Brexit begins to bite
So, to Luxembourg where – The Lens found – institutional asset managers are increasingly worried that tough post-Brexit rules on mutual funds proposed by the European Commission could threaten the bedrock of Luxembourg’s success.
When the European Commission suggested last year that post-Brexit, it planned to beef up the powers of the pan-European financial regulator – the European Securities and Markets Authority (Esma) – there was a howl of protest from Luxembourg.
At the heart of the debate is the concept of delegation, which allows funds to be set up by asset managers in one EU state while outsourcing the investment management to fund managers in another country.
Under the Ucits framework, which the UK will stop being part of once it leaves the EU, such cross-border funds can then be sold across the EU. Luxembourg, home to one out of every ten funds in the world, has said it wants to remain a partner of the UK’s financial services industry after Brexit.
But for the UK-EU divorce to remain relatively painless from a fund management point of view, the crucial question is whether Esma will allow portfolio management to be delegated to the UK once the divorce is sealed.
The delegation model, which impacts around 90% of the assets under management (AuM) in EU funds, has allowed relatively small cities such as Luxembourg and Dublin to transform themselves into the EU’s top hubs in which funds are based, while allowing investment management to take place not only in EU financial centres such as Frankfurt, London or Paris but also those further afield such as Hong Kong, Singapore and New York.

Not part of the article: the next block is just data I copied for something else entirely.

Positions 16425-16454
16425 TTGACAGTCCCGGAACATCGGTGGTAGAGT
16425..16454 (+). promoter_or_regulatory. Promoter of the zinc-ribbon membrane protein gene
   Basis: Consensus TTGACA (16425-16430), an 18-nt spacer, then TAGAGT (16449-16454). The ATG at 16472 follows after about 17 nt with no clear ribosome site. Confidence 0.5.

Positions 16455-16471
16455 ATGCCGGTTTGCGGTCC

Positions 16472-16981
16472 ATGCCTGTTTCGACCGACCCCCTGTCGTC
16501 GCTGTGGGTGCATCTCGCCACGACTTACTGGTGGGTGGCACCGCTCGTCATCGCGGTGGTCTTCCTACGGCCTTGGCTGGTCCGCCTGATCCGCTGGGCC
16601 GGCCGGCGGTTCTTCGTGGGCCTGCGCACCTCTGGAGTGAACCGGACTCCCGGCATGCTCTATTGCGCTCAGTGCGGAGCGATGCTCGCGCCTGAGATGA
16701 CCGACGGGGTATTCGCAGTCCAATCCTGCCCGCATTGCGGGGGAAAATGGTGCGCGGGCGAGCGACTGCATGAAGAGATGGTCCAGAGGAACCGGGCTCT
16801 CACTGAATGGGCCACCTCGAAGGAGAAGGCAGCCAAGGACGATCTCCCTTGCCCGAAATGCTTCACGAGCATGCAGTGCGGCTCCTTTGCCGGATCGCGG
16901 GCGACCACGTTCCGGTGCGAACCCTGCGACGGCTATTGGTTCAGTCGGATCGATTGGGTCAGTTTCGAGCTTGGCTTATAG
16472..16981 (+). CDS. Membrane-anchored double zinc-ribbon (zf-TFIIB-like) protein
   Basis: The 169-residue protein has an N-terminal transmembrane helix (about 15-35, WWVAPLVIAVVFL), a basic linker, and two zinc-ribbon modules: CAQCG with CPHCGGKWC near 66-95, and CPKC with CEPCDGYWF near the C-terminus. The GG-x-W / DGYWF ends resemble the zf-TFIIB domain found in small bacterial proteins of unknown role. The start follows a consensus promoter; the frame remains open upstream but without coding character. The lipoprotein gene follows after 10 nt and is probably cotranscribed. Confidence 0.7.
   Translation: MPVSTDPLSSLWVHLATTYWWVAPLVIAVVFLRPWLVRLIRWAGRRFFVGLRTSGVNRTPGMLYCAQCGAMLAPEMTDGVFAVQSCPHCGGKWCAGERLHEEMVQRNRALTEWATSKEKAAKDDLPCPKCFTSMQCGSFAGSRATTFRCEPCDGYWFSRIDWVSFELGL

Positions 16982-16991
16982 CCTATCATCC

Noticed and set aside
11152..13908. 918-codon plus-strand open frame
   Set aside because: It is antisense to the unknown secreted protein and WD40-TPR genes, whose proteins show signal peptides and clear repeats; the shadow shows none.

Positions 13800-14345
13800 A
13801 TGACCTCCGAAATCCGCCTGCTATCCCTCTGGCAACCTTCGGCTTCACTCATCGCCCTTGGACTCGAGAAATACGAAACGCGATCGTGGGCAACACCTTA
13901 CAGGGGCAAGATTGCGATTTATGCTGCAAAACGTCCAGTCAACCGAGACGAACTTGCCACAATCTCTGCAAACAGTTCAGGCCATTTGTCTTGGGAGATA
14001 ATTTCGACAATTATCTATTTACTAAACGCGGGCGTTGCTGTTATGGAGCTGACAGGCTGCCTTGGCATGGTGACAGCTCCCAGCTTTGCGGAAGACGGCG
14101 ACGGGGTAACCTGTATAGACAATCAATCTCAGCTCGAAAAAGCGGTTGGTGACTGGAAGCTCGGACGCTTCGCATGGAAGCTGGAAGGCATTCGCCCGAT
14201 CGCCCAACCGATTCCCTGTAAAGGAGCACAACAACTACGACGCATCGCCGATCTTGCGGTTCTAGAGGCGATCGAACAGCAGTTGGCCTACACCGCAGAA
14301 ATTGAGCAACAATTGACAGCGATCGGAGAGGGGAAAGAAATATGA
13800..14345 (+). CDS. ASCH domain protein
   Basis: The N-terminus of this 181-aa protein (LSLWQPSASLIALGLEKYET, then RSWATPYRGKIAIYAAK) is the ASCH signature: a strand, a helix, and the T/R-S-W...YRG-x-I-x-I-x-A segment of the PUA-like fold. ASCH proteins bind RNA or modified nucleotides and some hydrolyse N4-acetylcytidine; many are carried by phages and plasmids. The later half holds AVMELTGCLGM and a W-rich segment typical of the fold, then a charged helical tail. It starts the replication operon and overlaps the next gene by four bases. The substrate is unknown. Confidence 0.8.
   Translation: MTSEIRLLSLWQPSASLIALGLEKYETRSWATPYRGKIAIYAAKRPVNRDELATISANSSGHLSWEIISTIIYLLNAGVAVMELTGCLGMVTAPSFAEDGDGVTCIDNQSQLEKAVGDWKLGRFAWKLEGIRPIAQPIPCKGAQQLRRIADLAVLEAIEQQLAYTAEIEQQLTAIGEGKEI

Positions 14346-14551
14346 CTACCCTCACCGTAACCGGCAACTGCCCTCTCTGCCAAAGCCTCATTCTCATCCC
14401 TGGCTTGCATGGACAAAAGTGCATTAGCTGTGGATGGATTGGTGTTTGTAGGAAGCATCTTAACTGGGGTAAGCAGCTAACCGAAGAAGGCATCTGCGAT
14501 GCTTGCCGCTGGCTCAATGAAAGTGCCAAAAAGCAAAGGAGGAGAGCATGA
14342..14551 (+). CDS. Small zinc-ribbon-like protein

France, which has made no secret of its hopes of attracting more asset managers to Paris, has not surprisingly welcomed the Commission’s plans to clamp down on so-called ‘letterbox’ entities, where only a token number of staff are employed within EU member states.
However, for asset managers in Luxembourg contacted by The Lens, the Commission’s proposed plans have not gone down so well.
Brexit will primarily harm London’s standing as a financial centre, but it is increasingly clear that, while many European financial centres will gain some jobs at London’s expense a hornet’s nest of legal issues have been thrown up by the UK’s vote to leave the EU.